On 24 March 1998, the Commission approved defendants' application to cease plaintiff's compensation. Plaintiff's attorney thereafter wrote Black & Decker, stating plaintiff would attempt to return to work in one of the jobs offered. The Commission found that other than this correspondence, plaintiff had not made any attempt to return to work and, in fact, had continued to report to her doctors that she was unable to work. Plaintiff never reported to work at Black & Decker, nor did she take any other action towards employment.
    On 12 November 1999, plaintiff sought treatment from Dr. Eddie Powell, who ordered nerve conduction studies and an MRI of plaintiff's cervical spine. All results were normal. Repeat nerve conduction studies and a brain MRI were performed in December 1999, and the results of those tests were also normal. Dr. Powell referred plaintiff to plastic surgeon James Lowe. Dr. Lowe performed bilateral carpal tunnel surgery in January 2000. Plaintiff reported no improvement following the surgery. The Commission found as fact that Dr. Lowe's opinion of plaintiff's condition was of little weight because it was not supported by plaintiff's other doctors and plaintiff had not responded favorably to his treatment.
    In July 2000, plaintiff presented to Dr. Kolkin for a follow- up evaluation. Dr. Kolkin's evaluation yielded the same result as before: there was no anatomic explanation for plaintiff's complaints of wrist pain. Plaintiff did not mention fibromyalgia or diffuse pain to Dr. Kolkin.
    In January 2000, a rehabilitation specialist was assigned to plaintiff's case to perform a labor market survey. The Commission found that at that time, and since October 1997, there were jobs available within plaintiff's restrictions.
    Based on the preceding findings, the Commission found that plaintiff unjustifiably refused to accept employment within her restrictions in November 1997 when Black & Decker instructed her to return to work in a position approved by her doctors. It further found that since that refusal, there has been employment available within plaintiff's restrictions, and that had plaintiff made a reasonable effort under the circumstances, she would have obtained employment. The Commission did not accept plaintiff's assertion that she was willing to return to work in April 1998 following the cessation of her benefits because she continued to complain of pain to her doctors and she did not believe that she was capable of working at that time or any other relevant time. The Commissionsummarized: “The greater weight of the evidence is that plaintiff has not desired to return to work, that suitable work was timely and appropriately offered by [Black & Decker], that this employment was not seasonably accepted by plaintiff, and that plaintiff has not taken other reasonable efforts to find suitable work within her restrictions.” The Commission further found that nerve conduction studies performed in November and December 1999 were normal, thereby failing to establish any lingering impairment from plaintiff's compensable bilateral carpal tunnel syndrome.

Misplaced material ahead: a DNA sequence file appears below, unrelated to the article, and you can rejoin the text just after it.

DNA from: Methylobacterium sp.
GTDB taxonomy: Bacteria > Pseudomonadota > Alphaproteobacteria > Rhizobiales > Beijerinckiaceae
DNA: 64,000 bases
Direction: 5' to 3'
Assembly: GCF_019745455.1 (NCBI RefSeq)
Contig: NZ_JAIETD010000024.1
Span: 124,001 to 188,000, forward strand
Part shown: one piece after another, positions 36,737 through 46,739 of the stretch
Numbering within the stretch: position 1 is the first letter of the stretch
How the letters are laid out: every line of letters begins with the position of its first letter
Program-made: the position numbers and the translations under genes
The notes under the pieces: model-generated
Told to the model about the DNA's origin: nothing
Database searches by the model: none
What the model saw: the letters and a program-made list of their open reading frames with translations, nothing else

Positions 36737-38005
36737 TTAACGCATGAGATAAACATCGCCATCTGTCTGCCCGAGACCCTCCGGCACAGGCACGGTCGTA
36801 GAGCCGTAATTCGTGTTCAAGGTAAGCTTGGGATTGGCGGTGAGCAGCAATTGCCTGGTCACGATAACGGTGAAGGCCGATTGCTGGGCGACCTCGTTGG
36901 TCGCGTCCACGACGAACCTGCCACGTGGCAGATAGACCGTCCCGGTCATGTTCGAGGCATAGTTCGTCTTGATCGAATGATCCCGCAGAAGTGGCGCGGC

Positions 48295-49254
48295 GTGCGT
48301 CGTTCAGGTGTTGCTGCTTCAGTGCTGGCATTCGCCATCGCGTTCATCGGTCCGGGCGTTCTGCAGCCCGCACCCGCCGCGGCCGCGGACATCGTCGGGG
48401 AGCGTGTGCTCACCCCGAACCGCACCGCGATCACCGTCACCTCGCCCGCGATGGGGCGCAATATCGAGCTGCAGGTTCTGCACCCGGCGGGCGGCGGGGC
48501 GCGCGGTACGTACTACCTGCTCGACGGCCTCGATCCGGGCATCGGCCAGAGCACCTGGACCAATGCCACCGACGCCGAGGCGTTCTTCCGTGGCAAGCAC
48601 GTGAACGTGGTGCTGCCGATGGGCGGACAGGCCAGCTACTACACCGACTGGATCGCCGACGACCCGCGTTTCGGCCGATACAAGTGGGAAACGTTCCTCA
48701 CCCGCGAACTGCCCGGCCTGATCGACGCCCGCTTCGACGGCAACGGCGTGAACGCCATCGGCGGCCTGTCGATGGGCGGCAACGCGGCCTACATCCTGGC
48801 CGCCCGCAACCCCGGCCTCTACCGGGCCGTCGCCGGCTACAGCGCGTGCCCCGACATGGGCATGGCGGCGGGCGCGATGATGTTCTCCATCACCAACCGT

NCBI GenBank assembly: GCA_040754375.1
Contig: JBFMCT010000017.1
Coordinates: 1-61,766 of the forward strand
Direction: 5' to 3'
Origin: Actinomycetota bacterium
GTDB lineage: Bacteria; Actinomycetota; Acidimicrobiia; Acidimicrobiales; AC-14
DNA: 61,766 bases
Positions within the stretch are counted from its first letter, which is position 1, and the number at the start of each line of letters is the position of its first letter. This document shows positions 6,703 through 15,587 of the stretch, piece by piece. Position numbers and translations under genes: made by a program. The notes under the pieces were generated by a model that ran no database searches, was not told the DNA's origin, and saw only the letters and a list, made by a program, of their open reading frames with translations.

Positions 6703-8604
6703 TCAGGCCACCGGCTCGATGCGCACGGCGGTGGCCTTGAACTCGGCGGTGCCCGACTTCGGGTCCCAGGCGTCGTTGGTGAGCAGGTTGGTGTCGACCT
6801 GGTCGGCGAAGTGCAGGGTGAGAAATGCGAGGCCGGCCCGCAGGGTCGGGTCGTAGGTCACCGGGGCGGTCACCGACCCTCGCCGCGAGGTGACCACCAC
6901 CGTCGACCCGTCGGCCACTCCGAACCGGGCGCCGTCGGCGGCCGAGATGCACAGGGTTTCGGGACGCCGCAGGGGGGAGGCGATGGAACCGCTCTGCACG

The Commission concluded that by her failure to report to work on 10 November 1997, plaintiff unjustifiably refused employment within her restrictions and is not entitled to further compensation; and that since that date, plaintiff's carpal tunnel syndrome has not caused her to be disabled, and she is not entitled to further compensation on that basis. One Commissioner dissented, stating any unjustified refusal to work on plaintiff's part ceased in April 1998 when she expressed that she was willing to work. Plaintiff appeals.

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    Our standard of review of an opinion and award of the Industrial Commission is limited to whether there exists any competent evidence in the record to support the Commission's findings of fact, and whether those findings support the Commission's conclusions of law. Smith v. Pinkerton's Sec. & Investigations, 146 N.C. App. 278, 280, 552 S.E.2d 682, 684 (2001). “If there is any competent evidence to support the Commission'sfindings of fact, those findings are deemed conclusive on appeal even if there is evidence supporting contrary findings.” Id. An appellate court “'does not have the right to weigh the evidence and decide the issue on the basis of its weight. The court's duty goes no further than to determine whether the record contains any evidence tending to support the finding.'” Deese v. Champion Int'l Corp., 352 N.C. 109, 115, 530 S.E.2d 549, 552 (2000) (citation omitted).
    Plaintiff assigns error to the Commission's finding that she unjustifiably refused to return to work on 10 November 1997, and its failure to find that any unjustified refusal ceased in April 1998 when she reported that she would return to work. G.S. § 97-32 provides: “[i]f an injured employee refuses employment procured for him suitable to his capacity he shall not be entitled to any compensation at any time during the continuance of such refusal, unless in the opinion of the Industrial Commission such refusal was justified.” N.C. Gen. Stat. § 97-32 (2003).